Supreme Court Rules on GPS Tracking By Police

In a unanimous decision, the Supreme Court has ruled that police need a warrant if they wish to use a GPS tracking device on a suspect’s vehicle.

National Public Radio’s Nina Totenberg explained to Paul Brown:

“At issue here is the case of Antoine Jones, a Washington, D.C. night club owner. Police put a GPS tracking device on his car for 30 days. That helped authorities find a stash of money and drugs.”

“The Supreme Court decided today that placing a GPS device on a vehicle constitutes a search, so they need a warrant. The AP reports that Justice Antonin Scalia wrote the court’s main opinion.”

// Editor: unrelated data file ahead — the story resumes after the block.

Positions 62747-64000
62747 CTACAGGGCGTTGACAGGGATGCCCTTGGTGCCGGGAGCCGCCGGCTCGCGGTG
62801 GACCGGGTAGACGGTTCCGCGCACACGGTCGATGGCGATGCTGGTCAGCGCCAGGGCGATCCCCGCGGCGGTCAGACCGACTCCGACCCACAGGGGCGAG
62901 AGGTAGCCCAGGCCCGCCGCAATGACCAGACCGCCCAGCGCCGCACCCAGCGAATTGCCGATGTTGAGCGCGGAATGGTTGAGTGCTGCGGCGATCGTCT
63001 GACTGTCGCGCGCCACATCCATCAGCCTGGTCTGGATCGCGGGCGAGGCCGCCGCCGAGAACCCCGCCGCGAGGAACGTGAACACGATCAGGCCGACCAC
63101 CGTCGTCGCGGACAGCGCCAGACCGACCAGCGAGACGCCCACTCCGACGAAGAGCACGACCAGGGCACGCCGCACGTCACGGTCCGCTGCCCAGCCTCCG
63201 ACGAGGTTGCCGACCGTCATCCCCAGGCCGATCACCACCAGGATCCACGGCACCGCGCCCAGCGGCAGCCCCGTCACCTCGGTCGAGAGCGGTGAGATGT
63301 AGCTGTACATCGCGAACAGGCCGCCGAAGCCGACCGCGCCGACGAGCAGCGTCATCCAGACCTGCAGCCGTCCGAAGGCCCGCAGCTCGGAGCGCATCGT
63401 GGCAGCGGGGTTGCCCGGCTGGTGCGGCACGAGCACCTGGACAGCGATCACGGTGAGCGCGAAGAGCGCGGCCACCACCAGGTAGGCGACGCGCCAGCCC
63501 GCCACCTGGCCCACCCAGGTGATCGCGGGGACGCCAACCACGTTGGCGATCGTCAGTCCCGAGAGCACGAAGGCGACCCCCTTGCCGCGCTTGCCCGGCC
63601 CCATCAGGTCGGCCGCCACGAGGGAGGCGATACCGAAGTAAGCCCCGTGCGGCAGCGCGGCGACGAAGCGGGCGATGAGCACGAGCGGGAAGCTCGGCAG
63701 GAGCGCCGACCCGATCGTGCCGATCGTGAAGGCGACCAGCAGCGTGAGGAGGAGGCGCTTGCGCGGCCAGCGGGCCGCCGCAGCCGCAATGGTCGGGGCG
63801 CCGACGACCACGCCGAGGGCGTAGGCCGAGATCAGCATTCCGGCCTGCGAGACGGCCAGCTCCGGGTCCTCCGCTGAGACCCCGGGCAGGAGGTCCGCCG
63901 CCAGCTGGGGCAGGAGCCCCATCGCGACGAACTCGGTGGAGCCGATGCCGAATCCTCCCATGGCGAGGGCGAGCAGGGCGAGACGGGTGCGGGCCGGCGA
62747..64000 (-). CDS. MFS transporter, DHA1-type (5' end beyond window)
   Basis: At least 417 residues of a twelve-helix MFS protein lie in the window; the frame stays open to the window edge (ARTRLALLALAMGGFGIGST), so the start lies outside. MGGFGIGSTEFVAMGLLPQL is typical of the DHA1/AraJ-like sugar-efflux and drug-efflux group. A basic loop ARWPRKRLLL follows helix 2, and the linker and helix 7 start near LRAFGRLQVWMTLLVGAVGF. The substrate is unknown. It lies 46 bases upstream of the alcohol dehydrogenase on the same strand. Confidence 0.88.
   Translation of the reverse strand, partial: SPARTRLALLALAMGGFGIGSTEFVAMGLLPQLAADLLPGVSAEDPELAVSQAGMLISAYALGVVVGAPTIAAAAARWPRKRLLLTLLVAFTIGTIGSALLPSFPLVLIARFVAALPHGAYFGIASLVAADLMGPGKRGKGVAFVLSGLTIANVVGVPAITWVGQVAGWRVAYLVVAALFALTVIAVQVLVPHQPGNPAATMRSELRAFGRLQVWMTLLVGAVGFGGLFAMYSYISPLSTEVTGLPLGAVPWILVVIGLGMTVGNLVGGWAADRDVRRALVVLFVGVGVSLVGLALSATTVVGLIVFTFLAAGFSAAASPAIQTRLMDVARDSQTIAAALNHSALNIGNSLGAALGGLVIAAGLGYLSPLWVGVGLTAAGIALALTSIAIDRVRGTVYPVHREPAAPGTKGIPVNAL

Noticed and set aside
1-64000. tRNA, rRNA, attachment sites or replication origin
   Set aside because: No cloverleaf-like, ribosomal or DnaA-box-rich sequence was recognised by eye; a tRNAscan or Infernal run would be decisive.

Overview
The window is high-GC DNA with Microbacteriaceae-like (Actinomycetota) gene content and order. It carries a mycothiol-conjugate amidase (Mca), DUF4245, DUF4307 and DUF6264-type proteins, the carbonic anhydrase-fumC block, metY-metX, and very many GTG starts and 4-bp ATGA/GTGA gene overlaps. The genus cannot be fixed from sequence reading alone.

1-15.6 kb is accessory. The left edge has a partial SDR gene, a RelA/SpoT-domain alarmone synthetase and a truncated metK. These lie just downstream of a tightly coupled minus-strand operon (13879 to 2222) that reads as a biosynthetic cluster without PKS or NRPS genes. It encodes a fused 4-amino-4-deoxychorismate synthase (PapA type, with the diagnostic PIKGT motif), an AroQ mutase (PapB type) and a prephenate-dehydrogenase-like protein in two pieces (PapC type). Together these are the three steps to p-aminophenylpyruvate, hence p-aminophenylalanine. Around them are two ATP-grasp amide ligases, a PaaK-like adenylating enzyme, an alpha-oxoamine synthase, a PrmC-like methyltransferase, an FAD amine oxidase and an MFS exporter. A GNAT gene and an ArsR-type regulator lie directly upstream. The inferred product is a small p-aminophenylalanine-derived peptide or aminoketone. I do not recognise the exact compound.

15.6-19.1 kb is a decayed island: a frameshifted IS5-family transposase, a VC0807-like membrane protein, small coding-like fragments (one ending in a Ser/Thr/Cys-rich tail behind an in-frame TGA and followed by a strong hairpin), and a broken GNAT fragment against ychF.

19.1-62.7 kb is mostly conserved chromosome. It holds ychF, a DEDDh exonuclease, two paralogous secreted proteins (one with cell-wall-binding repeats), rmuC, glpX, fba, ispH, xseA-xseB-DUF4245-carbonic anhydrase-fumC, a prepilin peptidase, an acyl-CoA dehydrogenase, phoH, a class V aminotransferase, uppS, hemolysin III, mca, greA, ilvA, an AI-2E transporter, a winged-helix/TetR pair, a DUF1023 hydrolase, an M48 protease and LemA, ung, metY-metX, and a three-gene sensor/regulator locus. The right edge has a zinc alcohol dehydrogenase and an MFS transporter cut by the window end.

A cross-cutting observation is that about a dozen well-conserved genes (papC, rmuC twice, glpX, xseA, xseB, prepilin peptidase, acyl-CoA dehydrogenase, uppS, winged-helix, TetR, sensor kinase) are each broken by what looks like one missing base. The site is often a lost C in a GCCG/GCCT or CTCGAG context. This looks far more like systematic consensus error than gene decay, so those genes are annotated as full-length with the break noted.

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Should you refuse a request from a police officer to search your car?  How should you refuse a search request?  When do you have to show ID?  Is a police officer allowed to lie to you? 

For answers to these and other questions  in the form of short video reenactments and basic FAQs, visit http://flexyourrights.org/, a non-profit whose mission it is to educate the public on how the basic Bill of Rights protections apply during encounters with law enforcement.